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Thursday, April 3, 2014

The really old Europe is mostly in Eastern Europe

A new version of the Lazaridis et al. ancient genomes preprint has just appeared at arXiv (see here). It includes several new Principal Component Analyses (PCA), TreeMix graphs, a ChromoPainter/fineSTRUCTURE co-ancestry matrix, and an updated ADMIXTURE analysis. The revised text underlines the relatively close genetic relationship between indigenous European hunter-gatherers and present-day Eastern Europeans:

The co-ancestry matrix (Fig. S19.3) confirms the ability of this method to meaningfully cluster individuals. We highlight two clusters: Stuttgart joins all Sardinian individuals in cluster A and Loschbour joins a cluster B that encompasses all Belarusian, Ukrainian, Mordovian, Russian, Estonian, Finnish, and Lithuanian individuals. These results confirm Sardinia as a refuge area where ancestry related to Early European Farmers has been best preserved, and also the greater persistence of WHG-related ancestry in present-day Eastern European populations. The latter finding suggests that West European Hunter-Gatherers (so-named because of the prevalence of Loschbour and La BraƱa) or populations related to them have contributed to the ancestry of present-day Eastern European groups. Additional research is needed to determine the distribution of WHG-related populations in ancient Europe.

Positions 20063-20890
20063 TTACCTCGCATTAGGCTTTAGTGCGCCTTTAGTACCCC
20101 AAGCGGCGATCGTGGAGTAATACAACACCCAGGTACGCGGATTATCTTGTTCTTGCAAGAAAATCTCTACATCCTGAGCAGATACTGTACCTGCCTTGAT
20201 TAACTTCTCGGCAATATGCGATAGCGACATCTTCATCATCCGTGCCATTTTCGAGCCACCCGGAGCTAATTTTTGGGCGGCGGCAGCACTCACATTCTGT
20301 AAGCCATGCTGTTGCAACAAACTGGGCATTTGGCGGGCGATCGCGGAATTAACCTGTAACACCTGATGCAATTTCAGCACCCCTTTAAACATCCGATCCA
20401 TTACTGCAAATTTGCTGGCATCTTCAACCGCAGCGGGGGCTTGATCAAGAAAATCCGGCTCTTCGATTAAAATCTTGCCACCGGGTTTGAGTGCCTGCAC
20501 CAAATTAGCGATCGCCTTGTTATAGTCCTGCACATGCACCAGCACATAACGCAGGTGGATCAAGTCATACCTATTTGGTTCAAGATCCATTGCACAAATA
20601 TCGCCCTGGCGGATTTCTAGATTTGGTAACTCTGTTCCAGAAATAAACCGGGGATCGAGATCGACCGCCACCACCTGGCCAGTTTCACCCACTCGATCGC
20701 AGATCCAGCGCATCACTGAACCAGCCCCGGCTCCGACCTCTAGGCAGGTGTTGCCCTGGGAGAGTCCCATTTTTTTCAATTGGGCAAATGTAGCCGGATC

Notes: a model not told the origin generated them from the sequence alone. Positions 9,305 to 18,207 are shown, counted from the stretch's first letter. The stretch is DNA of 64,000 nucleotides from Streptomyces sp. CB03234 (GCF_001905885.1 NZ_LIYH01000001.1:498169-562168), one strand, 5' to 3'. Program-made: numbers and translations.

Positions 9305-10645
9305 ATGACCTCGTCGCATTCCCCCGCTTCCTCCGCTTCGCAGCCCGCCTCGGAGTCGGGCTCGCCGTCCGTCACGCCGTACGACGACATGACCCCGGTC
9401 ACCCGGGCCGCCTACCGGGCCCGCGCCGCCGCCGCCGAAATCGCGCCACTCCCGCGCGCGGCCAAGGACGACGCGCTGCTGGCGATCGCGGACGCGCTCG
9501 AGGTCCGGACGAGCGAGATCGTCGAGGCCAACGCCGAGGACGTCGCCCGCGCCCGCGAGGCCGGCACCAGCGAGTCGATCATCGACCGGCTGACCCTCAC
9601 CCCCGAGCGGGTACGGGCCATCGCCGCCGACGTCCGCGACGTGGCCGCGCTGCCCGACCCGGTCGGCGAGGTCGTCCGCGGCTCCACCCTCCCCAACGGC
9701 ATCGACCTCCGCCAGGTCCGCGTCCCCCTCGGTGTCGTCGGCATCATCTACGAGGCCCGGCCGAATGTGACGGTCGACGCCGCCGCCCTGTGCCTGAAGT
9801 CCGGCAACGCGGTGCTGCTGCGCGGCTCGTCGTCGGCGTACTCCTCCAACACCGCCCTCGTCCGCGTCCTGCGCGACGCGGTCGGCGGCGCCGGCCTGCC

Fig. S10.5 suggests that the main axis of differentiation in Europe when the subcontinent is considered as a whole may tend to Northeastern Europe rather than SSE/NNW (8). This is consistent with our analysis of ancestry proportions in European populations (Fig. 2B, Extended Data Table 3) which indicate a cline of reduced EEF (and increasing WHG) ancestry along that direction.


Iosif Lazaridis, Nick Patterson, Alissa Mittnik, et al., Ancient human genomes suggest three ancestral populations for present-day Europeans, arXiv, April 2, 2014, arXiv:1312.6639v2